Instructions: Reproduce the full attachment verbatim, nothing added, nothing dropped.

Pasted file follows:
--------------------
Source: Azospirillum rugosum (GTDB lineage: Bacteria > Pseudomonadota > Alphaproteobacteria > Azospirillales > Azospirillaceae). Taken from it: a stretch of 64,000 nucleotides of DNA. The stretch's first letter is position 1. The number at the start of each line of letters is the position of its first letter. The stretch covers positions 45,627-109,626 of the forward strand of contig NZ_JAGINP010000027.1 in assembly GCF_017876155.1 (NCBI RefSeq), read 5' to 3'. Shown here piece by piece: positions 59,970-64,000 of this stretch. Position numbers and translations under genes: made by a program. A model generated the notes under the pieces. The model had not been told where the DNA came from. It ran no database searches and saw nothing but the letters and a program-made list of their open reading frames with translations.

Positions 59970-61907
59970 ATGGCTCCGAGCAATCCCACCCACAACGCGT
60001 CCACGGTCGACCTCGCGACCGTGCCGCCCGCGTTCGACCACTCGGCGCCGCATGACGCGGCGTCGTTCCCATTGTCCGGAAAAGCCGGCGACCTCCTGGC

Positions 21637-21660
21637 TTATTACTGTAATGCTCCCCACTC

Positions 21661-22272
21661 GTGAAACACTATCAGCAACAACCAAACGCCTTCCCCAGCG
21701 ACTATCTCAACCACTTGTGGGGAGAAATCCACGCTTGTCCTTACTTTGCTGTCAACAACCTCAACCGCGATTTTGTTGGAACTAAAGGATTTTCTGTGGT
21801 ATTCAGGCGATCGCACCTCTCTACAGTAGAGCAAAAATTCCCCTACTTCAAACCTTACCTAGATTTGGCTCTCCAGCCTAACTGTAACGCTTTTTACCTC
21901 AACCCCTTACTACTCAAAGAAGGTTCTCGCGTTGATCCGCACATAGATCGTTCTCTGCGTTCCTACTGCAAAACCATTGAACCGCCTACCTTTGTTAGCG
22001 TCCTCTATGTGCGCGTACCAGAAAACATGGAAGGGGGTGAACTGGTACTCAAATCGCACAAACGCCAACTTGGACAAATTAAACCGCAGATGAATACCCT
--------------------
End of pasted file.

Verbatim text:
Source: Azospirillum rugosum (GTDB lineage: Bacteria > Pseudomonadota > Alphaproteobacteria > Azospirillales > Azospirillaceae). Taken from it: a stretch of 64,000 nucleotides of DNA. The stretch's first letter is position 1. The number at the start of each line of letters is the position of its first letter. The stretch covers positions 45,627-109,626 of the forward strand of contig NZ_JAGINP010000027.1 in assembly GCF_017876155.1 (NCBI RefSeq), read 5' to 3'. Shown here piece by piece: positions 59,970-64,000 of this stretch. Position numbers and translations under genes: made by a program. A model generated the notes under the pieces. The model had not been told where the DNA came from. It ran no database searches and saw nothing but the letters and a program-made list of their open reading frames with translations.

Positions 59970-61907
59970 ATGGCTCCGAGCAATCCCACCCACAACGCGT
60001 CCACGGTCGACCTCGCGACCGTGCCGCCCGCGTTCGACCACTCGGCGCCGCATGACGCGGCGTCGTTCCCATTGTCCGGAAAAGCCGGCGACCTCCTGGC

Positions 21637-21660
21637 TTATTACTGTAATGCTCCCCACTC

Positions 21661-22272
21661 GTGAAACACTATCAGCAACAACCAAACGCCTTCCCCAGCG
21701 ACTATCTCAACCACTTGTGGGGAGAAATCCACGCTTGTCCTTACTTTGCTGTCAACAACCTCAACCGCGATTTTGTTGGAACTAAAGGATTTTCTGTGGT
21801 ATTCAGGCGATCGCACCTCTCTACAGTAGAGCAAAAATTCCCCTACTTCAAACCTTACCTAGATTTGGCTCTCCAGCCTAACTGTAACGCTTTTTACCTC
21901 AACCCCTTACTACTCAAAGAAGGTTCTCGCGTTGATCCGCACATAGATCGTTCTCTGCGTTCCTACTGCAAAACCATTGAACCGCCTACCTTTGTTAGCG
22001 TCCTCTATGTGCGCGTACCAGAAAACATGGAAGGGGGTGAACTGGTACTCAAATCGCACAAACGCCAACTTGGACAAATTAAACCGCAGATGAATACCCT